Macy’s, Inc. (M): The “Magic” Is Still Driving Results

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Macy's, Inc.Macy’s, Inc. (NYSE:M) and The Walt Disney Company (NYSE:DIS) both have something magic going on. And it’s all about customer service. It’s why these two companies succeed where others struggle, and why both should be on your wish list.

Magic Selling

Macy’s, Inc. (NYSE:M) operates over 800 Macy’s and Bloomingdale’s stores across 45 states. These two nameplates are legendary in the brick and mortar world. As customers have shifted more and more toward the Internet, however, Macy’s, Inc. (NYSE:M) has found a way to thrive.

For starters, the company has embraced online and started to think of the selling process across channels rather than in store only. Secondly, it works to tailor its stores to the regions they serve. And, perhaps most important, the company initiated its Magic Selling program.

Magic Selling is intended to improve customer engagement. Sales associates are trained to make customer connections, ask questions and listen, give options and advice, and inspire customers to buy. At the end of the day, the goal is to “celebrate the purchase.” That’s pretty compelling, but sounds a little ethereal.

Impressive Results

After bottoming out in 2010, Macy’s, Inc. (NYSE:M) top and bottom lines have grown steadily. Same store sales have been growing reliably, with the first quarter marking the 13th consecutive quarter of 3% or better growth. That’s an impressive string for a retailer operating in a historically slow economic recovery following the deep 2007 to 2009 recession.

With such strong financial results, it shouldn’t be surprising that the stock is near its highs reached prior to the recession. Momentum and growth investors should be interested. Although the results of the company’s initiatives are impressive, the real magic is customer service. Macy’s realizes that it needs to treat its customers better than the competition by “celebrating” them.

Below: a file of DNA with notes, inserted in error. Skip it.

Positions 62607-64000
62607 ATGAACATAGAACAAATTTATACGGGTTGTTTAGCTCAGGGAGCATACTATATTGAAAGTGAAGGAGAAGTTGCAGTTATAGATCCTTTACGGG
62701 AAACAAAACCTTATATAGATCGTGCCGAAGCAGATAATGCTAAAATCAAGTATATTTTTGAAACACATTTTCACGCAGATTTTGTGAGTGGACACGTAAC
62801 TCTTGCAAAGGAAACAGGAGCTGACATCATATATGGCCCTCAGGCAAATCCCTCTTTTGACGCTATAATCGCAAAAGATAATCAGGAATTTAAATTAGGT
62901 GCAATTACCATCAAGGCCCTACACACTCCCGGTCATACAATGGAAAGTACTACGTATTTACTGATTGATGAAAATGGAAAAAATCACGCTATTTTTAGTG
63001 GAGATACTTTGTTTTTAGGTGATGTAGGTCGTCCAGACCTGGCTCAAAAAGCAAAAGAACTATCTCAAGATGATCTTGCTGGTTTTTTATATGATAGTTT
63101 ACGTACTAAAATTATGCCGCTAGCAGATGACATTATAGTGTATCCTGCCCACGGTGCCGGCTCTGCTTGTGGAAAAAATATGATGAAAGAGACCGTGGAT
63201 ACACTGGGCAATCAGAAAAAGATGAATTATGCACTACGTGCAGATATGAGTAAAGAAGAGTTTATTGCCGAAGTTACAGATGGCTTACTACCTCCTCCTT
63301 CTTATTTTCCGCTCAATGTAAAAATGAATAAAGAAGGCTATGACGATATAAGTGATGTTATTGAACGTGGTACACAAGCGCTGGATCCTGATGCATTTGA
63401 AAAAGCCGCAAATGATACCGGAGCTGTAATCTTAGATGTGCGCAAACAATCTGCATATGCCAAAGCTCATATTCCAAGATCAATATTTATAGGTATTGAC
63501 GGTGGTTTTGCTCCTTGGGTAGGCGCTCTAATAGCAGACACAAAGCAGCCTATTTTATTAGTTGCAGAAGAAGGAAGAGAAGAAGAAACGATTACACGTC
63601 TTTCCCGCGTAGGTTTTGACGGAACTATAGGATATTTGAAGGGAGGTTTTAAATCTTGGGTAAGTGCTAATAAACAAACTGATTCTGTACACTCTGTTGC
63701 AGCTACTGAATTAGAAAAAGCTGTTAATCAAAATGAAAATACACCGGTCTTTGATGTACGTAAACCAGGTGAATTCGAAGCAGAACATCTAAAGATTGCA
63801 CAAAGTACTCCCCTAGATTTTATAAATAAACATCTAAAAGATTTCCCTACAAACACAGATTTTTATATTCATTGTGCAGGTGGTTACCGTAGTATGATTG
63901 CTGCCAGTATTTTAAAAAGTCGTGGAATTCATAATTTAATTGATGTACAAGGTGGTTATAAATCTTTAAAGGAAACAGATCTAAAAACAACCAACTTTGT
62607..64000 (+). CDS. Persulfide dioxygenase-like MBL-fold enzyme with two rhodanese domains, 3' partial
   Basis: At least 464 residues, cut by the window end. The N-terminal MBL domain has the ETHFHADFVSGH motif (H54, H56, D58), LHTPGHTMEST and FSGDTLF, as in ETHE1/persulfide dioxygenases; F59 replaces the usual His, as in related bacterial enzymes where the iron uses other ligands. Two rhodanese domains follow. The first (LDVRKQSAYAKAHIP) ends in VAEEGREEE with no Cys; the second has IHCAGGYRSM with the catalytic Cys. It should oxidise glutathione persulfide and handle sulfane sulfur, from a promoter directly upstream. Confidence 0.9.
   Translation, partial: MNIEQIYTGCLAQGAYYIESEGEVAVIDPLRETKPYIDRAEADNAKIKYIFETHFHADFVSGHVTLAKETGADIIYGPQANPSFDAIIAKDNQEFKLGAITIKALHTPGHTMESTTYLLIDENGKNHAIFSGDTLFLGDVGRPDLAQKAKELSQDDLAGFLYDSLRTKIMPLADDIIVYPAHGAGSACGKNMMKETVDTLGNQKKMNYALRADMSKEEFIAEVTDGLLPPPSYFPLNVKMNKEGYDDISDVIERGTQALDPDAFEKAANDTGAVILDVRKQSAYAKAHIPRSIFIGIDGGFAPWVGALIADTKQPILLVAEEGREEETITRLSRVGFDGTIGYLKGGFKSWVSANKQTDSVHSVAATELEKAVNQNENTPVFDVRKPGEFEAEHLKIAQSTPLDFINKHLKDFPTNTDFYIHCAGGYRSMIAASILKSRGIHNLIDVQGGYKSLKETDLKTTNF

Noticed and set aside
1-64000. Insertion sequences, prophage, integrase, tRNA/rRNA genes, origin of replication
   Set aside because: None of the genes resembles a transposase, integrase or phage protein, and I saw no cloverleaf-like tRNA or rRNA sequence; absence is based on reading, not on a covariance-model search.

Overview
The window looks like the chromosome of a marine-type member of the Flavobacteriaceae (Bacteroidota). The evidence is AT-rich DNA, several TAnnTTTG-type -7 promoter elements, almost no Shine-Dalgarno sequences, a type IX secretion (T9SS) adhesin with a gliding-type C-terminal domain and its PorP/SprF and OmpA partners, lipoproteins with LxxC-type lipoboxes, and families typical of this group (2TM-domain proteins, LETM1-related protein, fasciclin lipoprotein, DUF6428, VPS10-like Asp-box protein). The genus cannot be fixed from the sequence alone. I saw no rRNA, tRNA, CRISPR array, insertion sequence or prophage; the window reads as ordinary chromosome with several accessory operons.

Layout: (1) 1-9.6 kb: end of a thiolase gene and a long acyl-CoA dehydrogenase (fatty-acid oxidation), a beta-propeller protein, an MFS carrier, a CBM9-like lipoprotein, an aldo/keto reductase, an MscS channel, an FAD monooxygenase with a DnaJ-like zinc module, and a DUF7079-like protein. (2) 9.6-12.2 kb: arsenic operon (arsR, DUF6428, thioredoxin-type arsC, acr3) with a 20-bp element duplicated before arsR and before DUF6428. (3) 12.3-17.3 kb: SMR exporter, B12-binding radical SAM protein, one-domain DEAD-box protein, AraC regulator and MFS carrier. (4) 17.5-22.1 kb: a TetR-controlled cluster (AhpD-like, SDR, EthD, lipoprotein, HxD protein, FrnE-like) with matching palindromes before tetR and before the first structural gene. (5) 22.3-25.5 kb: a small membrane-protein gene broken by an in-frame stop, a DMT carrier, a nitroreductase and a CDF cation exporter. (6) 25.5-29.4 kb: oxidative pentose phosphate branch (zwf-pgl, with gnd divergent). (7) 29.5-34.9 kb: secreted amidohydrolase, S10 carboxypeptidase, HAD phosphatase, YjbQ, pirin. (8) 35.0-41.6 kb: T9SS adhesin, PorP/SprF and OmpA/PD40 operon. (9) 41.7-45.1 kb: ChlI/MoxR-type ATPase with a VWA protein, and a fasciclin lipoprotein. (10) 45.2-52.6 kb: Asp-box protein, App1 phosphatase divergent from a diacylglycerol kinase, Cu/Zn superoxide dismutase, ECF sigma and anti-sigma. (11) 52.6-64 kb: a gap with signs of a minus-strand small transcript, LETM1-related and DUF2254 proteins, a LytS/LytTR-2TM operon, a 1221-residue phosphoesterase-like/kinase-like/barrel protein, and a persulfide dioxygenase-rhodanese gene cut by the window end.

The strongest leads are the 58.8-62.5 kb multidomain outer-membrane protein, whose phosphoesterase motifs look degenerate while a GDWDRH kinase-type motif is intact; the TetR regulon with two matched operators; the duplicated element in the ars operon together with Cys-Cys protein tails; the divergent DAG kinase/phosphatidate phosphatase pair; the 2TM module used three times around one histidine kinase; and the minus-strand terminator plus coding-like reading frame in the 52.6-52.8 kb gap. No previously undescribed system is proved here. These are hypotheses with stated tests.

Magic of a Different Sort

Another company that understands magic is The Walt Disney Company (NYSE:DIS). The best place to see this is at the company’s theme parks, though customer service pervades the entire organization. In the parks, all employees are cast members and have to play their role until they are in non-customer areas. Part of the role is to be pleasant and nice to everyone. On a more mundane level, the parks are kept immaculately clean.

Service doesn’t start and end in the park, however. The Walt Disney Company (NYSE:DIS) provides free bus service to and from the Orlando airport to its hotels. It also has agreements with airlines to take hotel customers’ luggage from the airplane and deliver it directly to their rooms. All of this makes a trip to Disney easier and helps to justify the premium price tag.

Of course The Walt Disney Company (NYSE:DIS) is more than just parks, it also makes movies, owns ABC, ESPN, and the Disney Channel, runs a cruise line, and has a chain of retail stores. But it works hard to spread the magic of impressive customer relationships across all of its businesses. The parks are just among the most obvious examples.

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